Adoption Counseling Services
Adoption issues, including an array of adjustment struggles, are a reality that most adoptive parents experience and frequently feel ill prepared to address. Many adopted children (who are not adopted at birth) have painful histories, including insecure attachments to their care providers, trauma, abuse or neglect. In these situations, attachment issues may occur. Statistics show that 50 to 80 percent of adopted children display some symptoms of attachment difficulties; however the prevalence of Reactive Attachment Disorder is very low. As a whole adoption adjustment and developmental issues associated with adoption can be complex in both development and treatment.
Adoption issues and poor attachment can result in problematic behaviors that are manifested in a variety of ways by the child. Counseling for both parents and children can be beneficial.
Adoption Issues and Reactive Attachment Disorder: Types and Symptoms
There are two sub-types of Reactive Attachment Disorder: Inhibited and Disinhibited. Inhibited attachment disorder is characterized by a child persistently failing to initiate and respond to most social interactions in a developmentally appropriate way and shows a pattern of highly inhibited, hypervigilant or ambivalent responses. For example, resistance to comfort or a mixed approach and avoidant pattern of behaviors in social situations are typical for a child with an inhibited attachment. A child with disinhibited Reactive Attachment Disorder displays diffuse attachments, such as indiscriminate sociability or not being selective in attachment figures. In both types, the child does not form any genuine bond. Some co-occuring issues with attachment disorder include low self-esteem, depression, impulsive behaviors, behavioral problems at school and defiant behavior.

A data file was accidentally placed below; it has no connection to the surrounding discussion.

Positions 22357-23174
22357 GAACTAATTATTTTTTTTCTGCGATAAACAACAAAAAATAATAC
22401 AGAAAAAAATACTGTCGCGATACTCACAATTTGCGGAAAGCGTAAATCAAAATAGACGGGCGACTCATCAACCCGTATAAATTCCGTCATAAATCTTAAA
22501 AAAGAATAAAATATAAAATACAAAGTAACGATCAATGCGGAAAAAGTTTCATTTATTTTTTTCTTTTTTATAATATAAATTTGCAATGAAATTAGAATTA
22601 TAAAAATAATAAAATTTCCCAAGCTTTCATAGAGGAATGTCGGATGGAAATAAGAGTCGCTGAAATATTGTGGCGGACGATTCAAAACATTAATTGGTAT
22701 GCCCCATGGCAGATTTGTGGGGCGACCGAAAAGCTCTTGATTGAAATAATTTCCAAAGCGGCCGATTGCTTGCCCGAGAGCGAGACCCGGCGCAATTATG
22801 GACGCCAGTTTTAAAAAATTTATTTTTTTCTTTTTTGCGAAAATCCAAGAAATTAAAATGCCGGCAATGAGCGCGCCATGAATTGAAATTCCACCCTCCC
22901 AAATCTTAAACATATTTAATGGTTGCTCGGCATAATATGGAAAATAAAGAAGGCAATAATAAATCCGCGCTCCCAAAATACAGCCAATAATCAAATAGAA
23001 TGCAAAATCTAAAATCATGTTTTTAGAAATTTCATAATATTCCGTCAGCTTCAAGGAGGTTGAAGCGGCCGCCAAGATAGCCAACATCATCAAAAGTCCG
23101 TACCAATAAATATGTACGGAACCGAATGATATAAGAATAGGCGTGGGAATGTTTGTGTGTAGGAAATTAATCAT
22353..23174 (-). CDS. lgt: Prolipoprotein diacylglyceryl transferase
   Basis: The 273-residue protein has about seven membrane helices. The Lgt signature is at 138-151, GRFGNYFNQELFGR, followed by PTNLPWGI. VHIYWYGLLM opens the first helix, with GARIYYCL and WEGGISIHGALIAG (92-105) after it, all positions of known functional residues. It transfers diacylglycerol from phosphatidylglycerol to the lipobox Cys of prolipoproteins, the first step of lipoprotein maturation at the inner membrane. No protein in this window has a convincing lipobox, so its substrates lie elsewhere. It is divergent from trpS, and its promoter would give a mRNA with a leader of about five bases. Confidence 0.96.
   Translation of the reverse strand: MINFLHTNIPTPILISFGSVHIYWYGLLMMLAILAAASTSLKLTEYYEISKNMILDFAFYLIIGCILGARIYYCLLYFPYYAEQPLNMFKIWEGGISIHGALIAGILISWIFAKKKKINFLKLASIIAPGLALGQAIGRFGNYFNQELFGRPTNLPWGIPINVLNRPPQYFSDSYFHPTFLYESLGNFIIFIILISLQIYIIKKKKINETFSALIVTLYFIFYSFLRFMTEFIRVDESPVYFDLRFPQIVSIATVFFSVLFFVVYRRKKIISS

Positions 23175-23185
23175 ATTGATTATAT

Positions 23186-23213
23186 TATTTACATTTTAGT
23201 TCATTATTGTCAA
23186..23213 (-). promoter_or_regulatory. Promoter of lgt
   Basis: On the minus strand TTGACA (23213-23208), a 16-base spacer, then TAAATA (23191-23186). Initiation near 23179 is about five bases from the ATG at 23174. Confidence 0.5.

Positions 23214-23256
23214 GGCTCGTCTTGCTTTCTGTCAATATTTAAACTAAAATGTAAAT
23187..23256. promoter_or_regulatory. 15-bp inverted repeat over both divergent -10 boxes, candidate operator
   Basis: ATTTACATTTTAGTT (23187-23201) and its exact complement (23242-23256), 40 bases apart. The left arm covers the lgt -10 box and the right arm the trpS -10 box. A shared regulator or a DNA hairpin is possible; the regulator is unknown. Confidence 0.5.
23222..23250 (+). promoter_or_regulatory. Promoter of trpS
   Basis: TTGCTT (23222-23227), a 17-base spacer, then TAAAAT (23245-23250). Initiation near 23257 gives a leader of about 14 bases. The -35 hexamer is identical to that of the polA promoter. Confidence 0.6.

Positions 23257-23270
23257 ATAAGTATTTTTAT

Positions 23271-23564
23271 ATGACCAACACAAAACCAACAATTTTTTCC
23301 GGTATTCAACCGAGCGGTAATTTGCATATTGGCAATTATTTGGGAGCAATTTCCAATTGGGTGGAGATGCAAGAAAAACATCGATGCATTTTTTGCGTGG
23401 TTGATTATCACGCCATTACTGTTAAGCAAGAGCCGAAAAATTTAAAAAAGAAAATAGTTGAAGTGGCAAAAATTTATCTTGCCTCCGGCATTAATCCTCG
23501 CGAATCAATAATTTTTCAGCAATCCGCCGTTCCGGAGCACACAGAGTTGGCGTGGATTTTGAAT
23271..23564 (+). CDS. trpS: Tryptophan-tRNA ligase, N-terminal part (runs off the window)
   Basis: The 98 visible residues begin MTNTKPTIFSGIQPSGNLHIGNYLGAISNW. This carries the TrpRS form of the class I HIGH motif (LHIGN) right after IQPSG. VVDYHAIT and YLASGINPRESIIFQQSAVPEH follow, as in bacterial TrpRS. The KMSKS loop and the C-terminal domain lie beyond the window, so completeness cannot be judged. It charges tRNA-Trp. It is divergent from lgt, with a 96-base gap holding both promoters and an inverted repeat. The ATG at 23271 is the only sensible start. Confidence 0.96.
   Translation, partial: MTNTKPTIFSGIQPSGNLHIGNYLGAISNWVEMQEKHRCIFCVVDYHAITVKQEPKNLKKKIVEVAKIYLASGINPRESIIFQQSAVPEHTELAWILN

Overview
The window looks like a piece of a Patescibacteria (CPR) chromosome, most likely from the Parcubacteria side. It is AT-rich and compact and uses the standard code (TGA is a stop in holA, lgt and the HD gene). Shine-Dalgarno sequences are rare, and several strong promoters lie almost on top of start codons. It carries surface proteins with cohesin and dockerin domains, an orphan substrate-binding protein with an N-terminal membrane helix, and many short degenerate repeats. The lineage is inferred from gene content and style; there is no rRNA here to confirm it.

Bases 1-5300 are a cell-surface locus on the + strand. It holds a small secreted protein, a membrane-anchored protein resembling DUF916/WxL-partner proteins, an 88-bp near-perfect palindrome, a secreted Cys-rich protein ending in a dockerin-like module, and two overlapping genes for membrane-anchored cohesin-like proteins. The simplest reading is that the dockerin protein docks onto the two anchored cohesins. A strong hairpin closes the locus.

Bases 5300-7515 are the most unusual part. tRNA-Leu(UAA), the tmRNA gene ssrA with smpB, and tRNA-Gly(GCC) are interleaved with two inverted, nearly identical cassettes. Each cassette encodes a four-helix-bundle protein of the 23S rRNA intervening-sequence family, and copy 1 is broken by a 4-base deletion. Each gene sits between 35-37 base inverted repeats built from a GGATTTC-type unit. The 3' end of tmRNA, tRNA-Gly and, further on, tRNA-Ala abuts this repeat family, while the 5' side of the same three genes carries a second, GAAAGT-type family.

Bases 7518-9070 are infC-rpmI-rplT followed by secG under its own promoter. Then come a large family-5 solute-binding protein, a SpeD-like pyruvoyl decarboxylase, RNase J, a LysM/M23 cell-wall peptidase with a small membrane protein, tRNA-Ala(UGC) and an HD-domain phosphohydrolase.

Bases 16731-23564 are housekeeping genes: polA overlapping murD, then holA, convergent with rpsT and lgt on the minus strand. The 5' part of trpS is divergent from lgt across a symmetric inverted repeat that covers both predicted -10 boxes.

Adoption Issues and Attachment Disorders: Treatment
It is always recommended that parents with children who have attachments struggles get counseling along with their children. Since it is very challenging to parent a child with an attachment disorder, parents need extra support and guidance. Parents are counseled on strategies to show affection, increase connections with their child and how to best meet the child’s needs. It will take time for a child with an attachment disorder to benefit from counseling, and counseling is typically long-term.
Grace Weyrauch, at McDowell Mountain Counseling, in Scottsdale, AZ specializes in helping adoptive families better understand the adoption struggles they are experiencing and works to support the entire family in their process to healthier relationship development.